Incidentally, it’s possible to convert circularly polarized incident light into plane-polarized light of the same intensity. The traditional method is to use a "quarter-wave plate" thickness of a crystal substance such as mica. In this case we're not masking the non-aligned components, but rather introducing a relative phase shift between them so as to force them into alignment. Of course, a particular thickness of plate only "works" this way for a particular frequency.


In 1922 the Dutch physicists Otto Stern and Walther Gerlach made a discovery remarkably similar to that of Erasmus Bartholin, but instead of light rays their discovery involved the trajectories of elementary particles of matter. They passed a beam of particles (atoms of silver) through an oriented magnetic field, and found that the beam split into two beams, with about half the particles in each beam, one deflected up (relative to the direction of the magnetic field) and the other down. This is depicted in the figure below.



Ultimately this behavior was recognized as being a consequence of the intrinsic spin of elementary particles. The idea of intrinsic spin was introduced by Uhlenbech and Goudsmit in 1925, and was soon incorporated (albeit in a somewhat ad hoc way) into the formalism of quantum mechanics by postulating that the wave function of a particle can be decomposed into two components, which we might label yUP and yDOWN, relative to any given orientation of the magnetic field. These components are weighted and the sum of the squares of the weights equals 1. (Of course, the overall state-vector for the particle can be expressed as the Cartesian product of a non-spin vector times the spin vector.) The observable "spin" then corresponds to three operators that are proportional to the Pauli spin matrices:



These operators satisfy the commutation relations



as we would expect by the correspondence principle from ordinary (classical) angular momentum. Not surprisingly, this non-commutation is closely related to the non-commutation of ordinary spatial rotations of a classical particle, in the sense that they're both related to the cross-product of orthogonal vectors. Given an orthogonal coordinate system [x,y,z] the angular momentum of a classical particle with momentum [px, py, pz] is (in component form)



Guided by the correspondence principle, we replace the classical components px, py, pz with their quantum mechanical equivalents, the differential operators




leading to the S operators noted above. Although this works, it is not entirely satisfactory, first because it is ad hoc, and second because it is not relativistic. Both of these shortcomings were eliminated by Dirac in 1928 when he developed the first relativistic equation for an elementary massive particle. The Dirac equation is one of the greatest examples of the heuristic power of the principle of relativity, leading not only to an understanding of the necessity of intrinsic spin, but also to the prediction of anti-matter, and ultimately to quantum field theory. Recall from Section 2.3 that the invariant spacetime interval along the path of a timelike particle of mass m in special relativity is



and if we multiply through by m2/(dt)2 and make the identifications E = m(dt/dt), px = m(dx/dt), etc., this gives



Also, if we postulate that the particle is described by a wave function y(t,x,y,z) we can differentiate with respect to t to give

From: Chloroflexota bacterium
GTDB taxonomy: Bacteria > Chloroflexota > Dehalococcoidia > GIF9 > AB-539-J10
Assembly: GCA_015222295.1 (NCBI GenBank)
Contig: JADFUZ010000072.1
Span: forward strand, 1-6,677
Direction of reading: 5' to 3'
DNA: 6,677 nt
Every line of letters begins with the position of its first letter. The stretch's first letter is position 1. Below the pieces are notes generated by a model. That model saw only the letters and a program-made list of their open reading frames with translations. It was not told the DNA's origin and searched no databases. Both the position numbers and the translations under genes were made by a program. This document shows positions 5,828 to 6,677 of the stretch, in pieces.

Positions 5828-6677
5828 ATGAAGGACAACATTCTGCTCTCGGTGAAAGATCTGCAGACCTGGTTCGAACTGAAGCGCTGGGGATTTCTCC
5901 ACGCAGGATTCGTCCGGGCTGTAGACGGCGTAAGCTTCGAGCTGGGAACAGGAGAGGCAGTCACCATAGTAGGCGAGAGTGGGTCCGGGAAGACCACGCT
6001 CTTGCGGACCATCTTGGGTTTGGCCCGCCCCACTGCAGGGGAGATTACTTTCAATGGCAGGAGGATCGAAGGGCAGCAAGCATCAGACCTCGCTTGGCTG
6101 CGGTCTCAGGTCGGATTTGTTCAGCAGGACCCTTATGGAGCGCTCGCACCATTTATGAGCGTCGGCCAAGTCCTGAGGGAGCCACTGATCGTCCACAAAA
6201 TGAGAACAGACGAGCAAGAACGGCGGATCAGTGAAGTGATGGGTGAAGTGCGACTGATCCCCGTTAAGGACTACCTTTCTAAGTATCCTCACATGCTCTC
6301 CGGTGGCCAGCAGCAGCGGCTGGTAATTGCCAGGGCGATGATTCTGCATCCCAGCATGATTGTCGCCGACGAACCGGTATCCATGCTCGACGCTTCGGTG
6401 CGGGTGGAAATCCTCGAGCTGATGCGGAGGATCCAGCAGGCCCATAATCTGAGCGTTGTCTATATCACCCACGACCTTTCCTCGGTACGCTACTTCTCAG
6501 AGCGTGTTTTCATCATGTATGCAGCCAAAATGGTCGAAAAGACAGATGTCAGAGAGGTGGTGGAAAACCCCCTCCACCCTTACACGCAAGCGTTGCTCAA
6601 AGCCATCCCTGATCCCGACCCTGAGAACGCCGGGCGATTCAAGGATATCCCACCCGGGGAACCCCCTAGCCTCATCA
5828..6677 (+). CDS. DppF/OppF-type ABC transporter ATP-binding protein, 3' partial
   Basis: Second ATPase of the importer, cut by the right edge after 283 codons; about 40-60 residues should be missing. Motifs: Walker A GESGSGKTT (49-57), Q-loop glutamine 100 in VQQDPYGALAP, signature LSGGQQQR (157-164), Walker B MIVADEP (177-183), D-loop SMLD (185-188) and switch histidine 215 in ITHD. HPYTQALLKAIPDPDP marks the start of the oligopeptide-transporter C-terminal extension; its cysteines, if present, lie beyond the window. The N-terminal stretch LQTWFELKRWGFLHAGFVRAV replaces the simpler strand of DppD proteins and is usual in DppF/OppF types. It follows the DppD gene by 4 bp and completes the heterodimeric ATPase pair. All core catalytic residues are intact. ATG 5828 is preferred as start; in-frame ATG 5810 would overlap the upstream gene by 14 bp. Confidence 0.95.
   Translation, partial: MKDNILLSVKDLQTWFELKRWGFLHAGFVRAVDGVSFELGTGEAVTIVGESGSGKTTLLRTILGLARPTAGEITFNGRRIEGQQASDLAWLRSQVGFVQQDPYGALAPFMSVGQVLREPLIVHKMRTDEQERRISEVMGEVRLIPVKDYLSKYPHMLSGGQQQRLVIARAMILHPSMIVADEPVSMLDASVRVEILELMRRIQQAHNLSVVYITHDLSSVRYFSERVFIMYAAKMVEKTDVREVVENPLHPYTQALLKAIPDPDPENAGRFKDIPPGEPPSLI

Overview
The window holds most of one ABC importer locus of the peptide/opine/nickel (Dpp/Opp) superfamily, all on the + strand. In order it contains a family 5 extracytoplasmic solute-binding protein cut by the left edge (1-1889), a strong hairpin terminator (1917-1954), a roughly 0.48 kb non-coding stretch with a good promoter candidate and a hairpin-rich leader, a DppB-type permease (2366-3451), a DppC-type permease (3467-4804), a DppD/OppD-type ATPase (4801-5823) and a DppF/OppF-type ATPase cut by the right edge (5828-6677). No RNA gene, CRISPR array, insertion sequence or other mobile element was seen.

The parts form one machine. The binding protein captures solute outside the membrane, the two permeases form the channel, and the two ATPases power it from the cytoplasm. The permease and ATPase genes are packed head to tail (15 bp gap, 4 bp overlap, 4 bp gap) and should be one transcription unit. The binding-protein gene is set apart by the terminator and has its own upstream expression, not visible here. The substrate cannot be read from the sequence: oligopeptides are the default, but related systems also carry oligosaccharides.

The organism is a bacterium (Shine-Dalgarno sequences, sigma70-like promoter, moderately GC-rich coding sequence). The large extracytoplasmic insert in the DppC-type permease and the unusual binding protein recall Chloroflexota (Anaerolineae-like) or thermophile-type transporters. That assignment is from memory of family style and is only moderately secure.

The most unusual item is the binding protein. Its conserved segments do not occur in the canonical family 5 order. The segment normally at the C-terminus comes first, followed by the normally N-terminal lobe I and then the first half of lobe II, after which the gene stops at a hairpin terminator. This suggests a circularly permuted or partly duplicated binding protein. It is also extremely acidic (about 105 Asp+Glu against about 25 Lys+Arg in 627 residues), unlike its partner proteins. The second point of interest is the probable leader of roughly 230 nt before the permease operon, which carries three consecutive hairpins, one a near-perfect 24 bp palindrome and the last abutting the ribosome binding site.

multiplying through by m and making the identifications for E, px, py, pz, we get



This relation would be equivalent to equation (1) if we put



where  is a constant. This suggests the operator correspondences



on the basis of which equation (2) can be re-written as



which, if we identify  with the reduced Planck constant h/(2p), is the Klein-Gordon wave equation. Unfortunately the solutions of this equation do not give positive-definite probabilities, so it was ruled out as a possible quantum mechanical wave function for a massive particle. Schrödinger’s provisional alternative was to base his wave mechanics on the non-relativistic version of equation (1), which is simply E = p2/(2m). This led to the familiar Schrödinger equation, whose solutions do give positive-definite probabilities, and which was highly successful in non-relativistic contexts. Still, Dirac was dissatisfied, and sought a relativistic wave equation with positive-definite probabilities. Dirac’s solution was to factor the quadratic equation (1) into linear factors, and take one of those factors as the basis of the quantum mechanical wave equation. Of course, equation (1) doesn’t factor if we restrict ourselves to the set of real numbers, but it can be factored in different classes of mathematical entities, just as x2+1 can’t be factored if we are restricted to real numbers, but it factors as (x+i)(x-i) if we allow imaginary as well as real units.


In order to factor equation (1), Dirac postulated a set of basis variables g0, g1, g2, and g3 (not necessarily commuting) such that



Expanding the product and collecting terms, we find that this is a valid equality if and only if the four variables gj satisfy the relations



for all i,j = 0,1,2,3 with i ≠ j. These four quantities, along with unity, form the basis of what is called a Clifford algebra. The natural representation of these “quantities” is as 4x4 matrices. Equation (1) is solved provided either of the factors equals zero. Setting the first factor equal to zero and making the operator substitutions for energy and momentum, we arrive at Dirac’s equation



Since the operator is four-dimensional, the wave function must be a vector with four components, i.e., we have